These (possible) benefits of a higher credit score come from potential lenders acknowledging your great credit score as a sign that you are a responsible and trustworthy applicant, with the score and history to back that up.
Now that we’ve covered the numerous ways in which a good credit score can benefit you (and the perks are probably enticing!) let’s jump into what you can do to either help build or maintain that good credit score.
This might be one of the toughest habits to keep up with, especially during a recession. And we get that. If money is tight, it can be tempting to make your minimum payment on your bill, rather than paying in full each month.
But even if it seems like an OK trade-off in the moment, just making the minimum payment could come with a downside: The interest you get charged on your remaining balance can add up quickly, especially when you take into account the high APRs credit cards could charge.
So, while it might feel like you’re saving money in the short-term, it could end up costing you a lot more down the road.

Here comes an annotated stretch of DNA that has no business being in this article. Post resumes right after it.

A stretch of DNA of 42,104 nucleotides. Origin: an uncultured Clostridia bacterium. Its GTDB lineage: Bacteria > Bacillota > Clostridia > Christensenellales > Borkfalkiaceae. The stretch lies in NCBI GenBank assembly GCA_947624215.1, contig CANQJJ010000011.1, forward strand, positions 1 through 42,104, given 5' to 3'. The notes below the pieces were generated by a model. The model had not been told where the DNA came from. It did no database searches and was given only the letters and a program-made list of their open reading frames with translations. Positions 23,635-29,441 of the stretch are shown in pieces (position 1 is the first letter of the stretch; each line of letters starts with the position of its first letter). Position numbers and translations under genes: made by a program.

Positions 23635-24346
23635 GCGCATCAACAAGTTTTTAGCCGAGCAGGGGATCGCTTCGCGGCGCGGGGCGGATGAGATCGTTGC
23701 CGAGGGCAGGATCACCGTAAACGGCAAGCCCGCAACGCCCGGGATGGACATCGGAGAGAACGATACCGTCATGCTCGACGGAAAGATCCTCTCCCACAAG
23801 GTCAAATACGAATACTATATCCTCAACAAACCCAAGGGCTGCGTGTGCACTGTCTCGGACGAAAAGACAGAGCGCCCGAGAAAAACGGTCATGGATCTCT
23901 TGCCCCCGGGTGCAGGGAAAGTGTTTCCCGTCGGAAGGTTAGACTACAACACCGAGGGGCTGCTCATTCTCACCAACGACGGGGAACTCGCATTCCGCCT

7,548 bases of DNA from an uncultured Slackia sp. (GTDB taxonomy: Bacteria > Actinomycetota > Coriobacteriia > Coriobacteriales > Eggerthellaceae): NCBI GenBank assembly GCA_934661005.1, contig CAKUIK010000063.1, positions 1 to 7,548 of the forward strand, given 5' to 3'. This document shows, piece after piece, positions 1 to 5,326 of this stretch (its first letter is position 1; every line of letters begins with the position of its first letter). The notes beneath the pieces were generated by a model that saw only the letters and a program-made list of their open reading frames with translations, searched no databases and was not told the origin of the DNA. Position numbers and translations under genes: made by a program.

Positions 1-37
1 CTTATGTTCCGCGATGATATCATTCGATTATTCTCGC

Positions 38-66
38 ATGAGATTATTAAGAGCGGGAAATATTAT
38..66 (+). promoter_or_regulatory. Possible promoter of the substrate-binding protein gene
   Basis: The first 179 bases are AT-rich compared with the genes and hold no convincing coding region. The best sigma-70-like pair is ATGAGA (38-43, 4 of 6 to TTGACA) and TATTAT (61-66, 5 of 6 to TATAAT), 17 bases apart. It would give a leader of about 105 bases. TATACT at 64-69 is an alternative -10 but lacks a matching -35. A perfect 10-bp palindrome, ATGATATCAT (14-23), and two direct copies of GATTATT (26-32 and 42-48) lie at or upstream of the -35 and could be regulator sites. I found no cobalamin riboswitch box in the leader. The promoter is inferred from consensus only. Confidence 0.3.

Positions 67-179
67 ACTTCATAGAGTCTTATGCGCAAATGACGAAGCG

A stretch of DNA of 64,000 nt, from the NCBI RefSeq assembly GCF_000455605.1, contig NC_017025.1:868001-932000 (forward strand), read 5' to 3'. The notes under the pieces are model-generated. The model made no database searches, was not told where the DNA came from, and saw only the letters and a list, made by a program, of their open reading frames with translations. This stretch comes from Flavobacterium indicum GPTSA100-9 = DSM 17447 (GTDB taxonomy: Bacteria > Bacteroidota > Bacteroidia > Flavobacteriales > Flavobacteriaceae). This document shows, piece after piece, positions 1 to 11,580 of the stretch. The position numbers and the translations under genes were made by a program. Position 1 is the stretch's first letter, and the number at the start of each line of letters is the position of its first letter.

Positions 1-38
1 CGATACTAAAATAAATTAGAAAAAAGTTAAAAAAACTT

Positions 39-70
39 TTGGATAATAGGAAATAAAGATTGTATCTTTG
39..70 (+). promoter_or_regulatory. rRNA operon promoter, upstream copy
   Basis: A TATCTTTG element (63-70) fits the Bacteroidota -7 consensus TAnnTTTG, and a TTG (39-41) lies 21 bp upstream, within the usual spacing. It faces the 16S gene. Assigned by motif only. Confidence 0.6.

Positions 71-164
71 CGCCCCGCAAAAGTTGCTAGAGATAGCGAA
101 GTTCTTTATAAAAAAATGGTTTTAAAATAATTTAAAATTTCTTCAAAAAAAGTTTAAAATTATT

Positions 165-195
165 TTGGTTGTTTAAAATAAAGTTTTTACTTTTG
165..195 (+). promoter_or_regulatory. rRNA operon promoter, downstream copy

You’ll also want to pay your bills on time, no matter what you choose to put down. During a recession, you might have a lot off added stresses, making it more difficult to remember small details like when your next credit card bill is due. If that’s the case, consider setting up calendar reminders or enrolling in auto-pay to stay on track.
Payment history accounts for 35% of your FICO score, so a missed or late payment has the potential to be more damaging than you might think.
Take a look at a credit card account and you’ll notice that each card comes with a limit (that’s probably not news to you!). Your credit utilization ratio at looks how much of your available credit you’re using at any one time compared to what your limit is.
To find out what yours is, divide the sum of how much you owe by your available credit. You can calculate it cumulatively across all of your cards or per individual card.
Why does this number matter? Your credit utilization ratio is another major contributor to your credit score, accounting for 30% of your FICO score.
It’s recommended to keep your credit utilization below 30%, total and for each card. So, if your available credit across all of your credit lines is $20,000, ideally you want to be using $6,000 or less of it at any one time.
This is especially good to keep in mind during a recession, when you may be putting more bills and expenses on your credit accounts.